Hi Celiomniac.  As others have noted above, many of the sx you describe could be celiac disease-related.  But they are also classic physical symptoms of chronic, severe anxiety/depression, esp. the emotional and physical fatigue, insomnia, "weird" muscle aches/pains/weakness, neuropathy, and indigestion. At least that's been my personal experience. 

I was dx late last year, began gluten-free diet in early 2020, happily noticed some improvement after a sharp reduction in blood test G antibody numbers....then WHAM!! along came this damn pandemic & it's understandable health paranoia, which sent my long-term, chronic anxiety/insomnia issues skyrocketing through the roof and really made me feel like I was back to Square One.  My anxiety is now so bad that I plan to begin therapy and antidepressant meds in Jan. and I really need to do MUCH better to avoid depressing TV/internet news.  I hope the therapy/meds will at least help me cope better with some symptoms as I get through this pandemic/economic crisis.  One health crisis at a time is ENOUGH!! 

I'm glad you have your supportive spouse and your dogs to comfort you on your healing journey.  

I agree with you, Kate. I think it might be underestimated what a blow it is for our psyche to be diagnosed with celiac. I am not saying anxiety is a definitive cause, maybe it is a mix of things. But I too started experiencing neurological symptoms, like 3 days after the diagnosis, when I believe I had celiac for at least a decade (in retrospect). This was also after months of covid lockdown, a nagging pressure under ther ribs (which now I think could have also been stress, because it went away when I relaxed) which made me fear for my health all the time, etc. By the time I was diagnosed, I was already vulnerable and emotional, and the diagnosis just pushed me over the edge. I totally overreacted to it, feeling for weeks like now I have something that will make me totally sick (I never had symptoms, except for anemia) and my life will never be the same. I also, naturally, became very apprehensive around food, which deep down, I think, has an effect on even mentally strong people. And I had such feeling of dread constantly. Now I see how over the top such apprehensive thinking was, but the damage is done. Afterwards I started obsessing over these neurological symptoms (twitching, tension, ear pressure, skin sensations; in the first weeks I would also have that jerking movement with random parts of my body more than 10 times every night when I was drifting to sleep), and it became a vicious circle without a moment of respite for my brain. I hope when covid is over, and the world lightens up, my mood will also lift and things will improve.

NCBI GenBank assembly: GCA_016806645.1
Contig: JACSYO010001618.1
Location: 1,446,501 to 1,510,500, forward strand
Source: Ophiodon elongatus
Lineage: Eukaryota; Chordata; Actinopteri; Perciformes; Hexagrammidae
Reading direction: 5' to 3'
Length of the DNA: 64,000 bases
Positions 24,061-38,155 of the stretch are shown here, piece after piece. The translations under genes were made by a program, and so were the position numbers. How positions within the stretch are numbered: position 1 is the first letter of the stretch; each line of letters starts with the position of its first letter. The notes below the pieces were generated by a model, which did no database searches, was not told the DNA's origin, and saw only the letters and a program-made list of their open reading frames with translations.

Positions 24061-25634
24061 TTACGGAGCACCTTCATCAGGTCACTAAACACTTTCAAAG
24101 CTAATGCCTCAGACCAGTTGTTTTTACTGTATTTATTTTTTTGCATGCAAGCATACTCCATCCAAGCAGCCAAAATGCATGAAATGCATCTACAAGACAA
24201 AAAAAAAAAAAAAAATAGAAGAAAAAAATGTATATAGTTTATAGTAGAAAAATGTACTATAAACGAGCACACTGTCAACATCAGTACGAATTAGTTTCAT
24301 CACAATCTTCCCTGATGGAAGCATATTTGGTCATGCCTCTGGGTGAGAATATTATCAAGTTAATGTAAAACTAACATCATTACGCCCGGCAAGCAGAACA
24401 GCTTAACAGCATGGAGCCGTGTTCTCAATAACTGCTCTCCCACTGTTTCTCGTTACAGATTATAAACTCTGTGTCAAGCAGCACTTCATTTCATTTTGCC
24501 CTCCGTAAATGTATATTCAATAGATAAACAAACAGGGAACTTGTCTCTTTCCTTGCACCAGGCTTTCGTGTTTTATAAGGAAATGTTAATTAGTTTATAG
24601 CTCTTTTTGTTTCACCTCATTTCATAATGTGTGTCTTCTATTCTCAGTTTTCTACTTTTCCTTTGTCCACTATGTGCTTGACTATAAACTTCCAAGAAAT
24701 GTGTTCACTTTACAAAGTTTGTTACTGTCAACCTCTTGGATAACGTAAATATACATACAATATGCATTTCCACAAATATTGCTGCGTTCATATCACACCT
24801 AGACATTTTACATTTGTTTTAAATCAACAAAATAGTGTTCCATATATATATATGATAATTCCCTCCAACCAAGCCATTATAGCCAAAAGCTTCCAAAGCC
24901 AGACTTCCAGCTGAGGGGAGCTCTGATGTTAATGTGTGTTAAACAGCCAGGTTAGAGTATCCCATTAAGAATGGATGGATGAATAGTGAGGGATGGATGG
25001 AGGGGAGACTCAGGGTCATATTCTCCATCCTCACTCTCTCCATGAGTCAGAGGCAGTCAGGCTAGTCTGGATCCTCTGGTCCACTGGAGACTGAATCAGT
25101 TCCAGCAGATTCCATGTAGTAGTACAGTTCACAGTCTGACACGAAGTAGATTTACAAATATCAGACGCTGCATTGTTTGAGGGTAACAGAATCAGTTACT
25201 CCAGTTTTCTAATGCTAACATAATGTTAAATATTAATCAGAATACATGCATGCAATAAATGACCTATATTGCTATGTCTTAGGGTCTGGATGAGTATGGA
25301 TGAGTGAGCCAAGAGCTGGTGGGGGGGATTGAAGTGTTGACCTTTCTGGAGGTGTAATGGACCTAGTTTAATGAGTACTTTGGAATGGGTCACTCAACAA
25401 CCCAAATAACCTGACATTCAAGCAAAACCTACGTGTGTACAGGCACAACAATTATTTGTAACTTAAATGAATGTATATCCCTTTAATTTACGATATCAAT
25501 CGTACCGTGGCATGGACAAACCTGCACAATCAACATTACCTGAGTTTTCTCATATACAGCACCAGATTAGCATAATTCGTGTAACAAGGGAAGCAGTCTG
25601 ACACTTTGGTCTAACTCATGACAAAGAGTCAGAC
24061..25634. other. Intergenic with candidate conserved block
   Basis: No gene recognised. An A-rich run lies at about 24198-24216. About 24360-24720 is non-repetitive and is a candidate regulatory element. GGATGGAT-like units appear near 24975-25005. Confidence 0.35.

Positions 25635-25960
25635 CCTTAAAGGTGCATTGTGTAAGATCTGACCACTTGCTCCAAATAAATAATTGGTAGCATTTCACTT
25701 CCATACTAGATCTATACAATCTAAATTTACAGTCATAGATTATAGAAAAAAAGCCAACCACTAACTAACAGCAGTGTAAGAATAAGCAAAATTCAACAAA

Anyway, I am not a doctor and can't rule out things, but I have actually noticed many people on this forum saying they got worse somehow after the diagnosis, and I think stress caused by it could also be a reason to consider. Anxiety centre website has good information on how the body becomes hyperstimulated and what to do for it.

I hope you will find the cause and relief soon, Celiomniac! 

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2 hours ago, Ivana said:

I agree with you, Kate. I think it might be underestimated what a blow it is for our psyche to be diagnosed with celiac. I am not saying anxiety is a definitive cause, maybe it is a mix of things. But I too started experiencing neurological symptoms, like 3 days after the diagnosis, when I believe I had celiac for at least a decade (in retrospect). This was also after months of covid lockdown, a nagging pressure under ther ribs (which now I think could have also been stress, because it went away when I relaxed) which made me fear for my health all the time, etc. By the time I was diagnosed, I was already vulnerable and emotional, and the diagnosis just pushed me over the edge. I totally overreacted to it, feeling for weeks like now I have something that will make me totally sick (I never had symptoms, except for anemia) and my life will never be the same. I also, naturally, became very apprehensive around food, which deep down, I think, has an effect on even mentally strong people. And I had such feeling of dread constantly. Now I see how over the top such apprehensive thinking was, but the damage is done. Afterwards I started obsessing over these neurological symptoms (twitching, tension, ear pressure, skin sensations; in the first weeks I would also have that jerking movement with random parts of my body more than 10 times every night when I was drifting to sleep), and it became a vicious circle without a moment of respite for my brain. I hope when covid is over, and the world lightens up, my mood will also lift and things will improve. 
Anyway, I am not a doctor and can't rule out things, but I have actually noticed many people on this forum saying they got worse somehow after the diagnosis, and I think stress caused by it could also be a reason to consider. Anxiety centre website has good information on how the body becomes hyperstimulated and what to do for it.